Conservative leader Erin O'Toole said during a speech on Thursday that it's time to put Canadian flags back up to full-mast, and that reconciliation in Canada can co-exist with national pride.
The Trudeau administration has been flying all Canadian flags at half-mast for the past three months, after two discoveries of a total of over a thousand indigenous children buried at the site of two former residential schools in Kamloops BC and, slightly later on, in Cowessess Saskatchewan.
True North's Andrew Layton tweeted above his question to the Conservative party leader:
"If you were Prime Minister, would those flags be down or up right now? And, more broadly, what to you think of this idea of an indefinite period of mourning, which is what we have now, with these flags at half-mast, in the government's words 'until further notice'?"
"After the terrible situation of the discovery at the former residential school site in Kamloops, I offered bipartisan support for the Prime Minister to move immediately on truth and reconciliation calls to action 71 to 76 that deal directly with former residential school sites and missing children."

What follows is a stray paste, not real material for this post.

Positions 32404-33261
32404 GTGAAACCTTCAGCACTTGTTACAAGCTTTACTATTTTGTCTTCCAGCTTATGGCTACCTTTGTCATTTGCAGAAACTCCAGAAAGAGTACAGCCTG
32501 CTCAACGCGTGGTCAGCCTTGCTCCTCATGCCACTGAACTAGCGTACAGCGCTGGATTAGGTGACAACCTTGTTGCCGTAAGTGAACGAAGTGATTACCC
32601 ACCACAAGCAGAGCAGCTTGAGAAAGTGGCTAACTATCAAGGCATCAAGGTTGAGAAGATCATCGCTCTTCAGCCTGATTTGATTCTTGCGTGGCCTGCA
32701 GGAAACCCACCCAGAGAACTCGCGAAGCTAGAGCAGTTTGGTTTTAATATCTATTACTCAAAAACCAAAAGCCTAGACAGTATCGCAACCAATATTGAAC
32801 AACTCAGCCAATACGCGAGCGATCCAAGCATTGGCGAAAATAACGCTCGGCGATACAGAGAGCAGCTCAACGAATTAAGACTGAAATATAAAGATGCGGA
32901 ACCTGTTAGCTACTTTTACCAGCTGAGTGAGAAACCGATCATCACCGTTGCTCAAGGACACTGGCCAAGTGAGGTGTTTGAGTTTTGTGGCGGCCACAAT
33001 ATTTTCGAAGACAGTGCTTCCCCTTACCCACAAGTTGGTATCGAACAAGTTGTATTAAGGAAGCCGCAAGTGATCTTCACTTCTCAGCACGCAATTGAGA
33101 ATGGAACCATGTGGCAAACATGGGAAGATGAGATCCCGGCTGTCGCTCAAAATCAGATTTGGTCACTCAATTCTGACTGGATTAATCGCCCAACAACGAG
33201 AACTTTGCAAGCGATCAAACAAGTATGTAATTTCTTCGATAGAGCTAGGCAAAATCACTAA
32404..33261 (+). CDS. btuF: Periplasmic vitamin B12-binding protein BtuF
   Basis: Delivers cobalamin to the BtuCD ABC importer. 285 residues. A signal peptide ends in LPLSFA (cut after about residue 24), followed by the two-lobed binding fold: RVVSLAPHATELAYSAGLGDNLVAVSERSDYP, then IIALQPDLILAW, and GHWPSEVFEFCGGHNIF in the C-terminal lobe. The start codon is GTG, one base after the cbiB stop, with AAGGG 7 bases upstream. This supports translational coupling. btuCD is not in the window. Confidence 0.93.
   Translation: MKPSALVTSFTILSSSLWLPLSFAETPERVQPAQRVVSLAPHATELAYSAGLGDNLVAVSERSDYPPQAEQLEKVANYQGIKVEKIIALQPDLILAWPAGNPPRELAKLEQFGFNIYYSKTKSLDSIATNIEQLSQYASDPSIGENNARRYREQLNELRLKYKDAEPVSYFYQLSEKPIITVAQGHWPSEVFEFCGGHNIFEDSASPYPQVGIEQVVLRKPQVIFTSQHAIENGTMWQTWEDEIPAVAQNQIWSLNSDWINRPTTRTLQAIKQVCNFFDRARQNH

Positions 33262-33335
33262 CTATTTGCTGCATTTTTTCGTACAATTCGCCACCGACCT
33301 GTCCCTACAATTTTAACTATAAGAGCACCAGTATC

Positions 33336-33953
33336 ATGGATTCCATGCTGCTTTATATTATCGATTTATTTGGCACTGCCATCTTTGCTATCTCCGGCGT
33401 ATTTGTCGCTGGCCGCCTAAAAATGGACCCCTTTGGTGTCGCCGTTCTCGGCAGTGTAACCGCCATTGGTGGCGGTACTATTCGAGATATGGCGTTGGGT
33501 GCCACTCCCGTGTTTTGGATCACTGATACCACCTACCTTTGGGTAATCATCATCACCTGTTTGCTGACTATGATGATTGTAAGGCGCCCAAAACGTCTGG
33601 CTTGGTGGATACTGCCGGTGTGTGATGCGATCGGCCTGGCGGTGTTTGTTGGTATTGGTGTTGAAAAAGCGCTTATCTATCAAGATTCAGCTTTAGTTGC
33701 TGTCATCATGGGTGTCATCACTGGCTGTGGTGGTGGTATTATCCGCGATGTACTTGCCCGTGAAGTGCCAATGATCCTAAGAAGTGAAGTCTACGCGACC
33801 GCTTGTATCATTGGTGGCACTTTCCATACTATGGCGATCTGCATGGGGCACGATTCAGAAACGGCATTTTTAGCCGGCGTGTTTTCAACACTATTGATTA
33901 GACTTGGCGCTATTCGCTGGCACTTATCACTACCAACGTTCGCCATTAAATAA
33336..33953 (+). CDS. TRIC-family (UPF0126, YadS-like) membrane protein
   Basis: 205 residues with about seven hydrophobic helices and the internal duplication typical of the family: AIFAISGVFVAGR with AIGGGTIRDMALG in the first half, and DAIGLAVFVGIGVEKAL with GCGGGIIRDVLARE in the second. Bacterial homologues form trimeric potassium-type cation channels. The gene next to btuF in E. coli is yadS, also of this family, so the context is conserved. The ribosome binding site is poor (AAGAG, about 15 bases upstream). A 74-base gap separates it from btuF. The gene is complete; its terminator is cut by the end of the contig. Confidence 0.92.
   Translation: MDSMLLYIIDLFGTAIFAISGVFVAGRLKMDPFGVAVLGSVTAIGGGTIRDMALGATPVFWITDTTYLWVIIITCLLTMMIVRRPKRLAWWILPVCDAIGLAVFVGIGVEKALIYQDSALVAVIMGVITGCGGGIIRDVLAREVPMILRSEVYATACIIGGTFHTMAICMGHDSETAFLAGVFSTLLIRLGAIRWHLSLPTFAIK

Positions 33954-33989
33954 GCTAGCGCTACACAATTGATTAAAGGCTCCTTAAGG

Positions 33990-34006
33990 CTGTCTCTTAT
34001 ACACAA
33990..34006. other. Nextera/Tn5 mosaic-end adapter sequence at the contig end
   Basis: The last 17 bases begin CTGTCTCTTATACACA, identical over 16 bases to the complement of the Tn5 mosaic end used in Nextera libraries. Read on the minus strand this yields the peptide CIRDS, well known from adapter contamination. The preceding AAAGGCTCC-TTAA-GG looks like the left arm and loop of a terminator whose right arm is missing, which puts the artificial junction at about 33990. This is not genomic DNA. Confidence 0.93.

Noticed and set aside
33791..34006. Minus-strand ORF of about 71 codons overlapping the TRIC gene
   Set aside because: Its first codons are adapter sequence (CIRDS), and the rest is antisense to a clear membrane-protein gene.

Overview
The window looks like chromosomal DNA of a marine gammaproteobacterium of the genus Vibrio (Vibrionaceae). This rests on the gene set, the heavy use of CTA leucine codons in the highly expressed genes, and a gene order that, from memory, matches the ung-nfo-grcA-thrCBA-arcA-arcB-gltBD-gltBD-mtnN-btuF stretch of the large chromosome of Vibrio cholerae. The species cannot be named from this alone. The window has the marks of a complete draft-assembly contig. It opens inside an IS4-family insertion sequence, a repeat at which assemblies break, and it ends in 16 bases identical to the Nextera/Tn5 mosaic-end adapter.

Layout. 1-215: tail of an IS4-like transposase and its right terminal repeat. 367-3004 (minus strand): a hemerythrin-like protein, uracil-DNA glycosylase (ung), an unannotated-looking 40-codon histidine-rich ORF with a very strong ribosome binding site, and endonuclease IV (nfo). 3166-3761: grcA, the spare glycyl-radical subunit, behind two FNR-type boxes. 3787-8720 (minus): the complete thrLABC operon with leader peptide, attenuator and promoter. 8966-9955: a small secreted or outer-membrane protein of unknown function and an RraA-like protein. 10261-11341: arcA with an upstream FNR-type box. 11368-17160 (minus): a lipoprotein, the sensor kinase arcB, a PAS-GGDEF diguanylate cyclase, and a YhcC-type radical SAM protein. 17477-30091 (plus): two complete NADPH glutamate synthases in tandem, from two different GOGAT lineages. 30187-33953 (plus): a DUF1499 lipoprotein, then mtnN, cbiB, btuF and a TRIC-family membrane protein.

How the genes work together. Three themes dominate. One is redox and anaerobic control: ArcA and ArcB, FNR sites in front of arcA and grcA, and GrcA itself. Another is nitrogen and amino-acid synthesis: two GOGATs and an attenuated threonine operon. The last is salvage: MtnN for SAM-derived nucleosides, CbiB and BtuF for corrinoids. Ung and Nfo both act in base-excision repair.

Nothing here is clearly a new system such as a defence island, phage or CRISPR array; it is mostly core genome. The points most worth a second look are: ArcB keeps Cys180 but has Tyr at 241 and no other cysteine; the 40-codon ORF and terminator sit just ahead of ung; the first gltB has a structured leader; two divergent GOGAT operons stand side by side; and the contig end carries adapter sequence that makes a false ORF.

"... It's not a time to tear down Canada; it's a time to re-commit to build it to be the country we know it can be, and reconciliation is very important and should be important to all Canadians."
"I think, to re-commit to Canada; you have to be proud of Canada. You can't cancel the one day a year that you commit to your country; you need to use that day to commit to the path of reconciliation."
"...And I do think we should be proud to put our flag back up."
Despite the broad symbolic gestures of contrition by the Trudeau government such as leaving the flags for months at half-mast, the government's promise to providing indigenous communities with fresh drinking water is way behind implementation, including in the same community of Cowessess.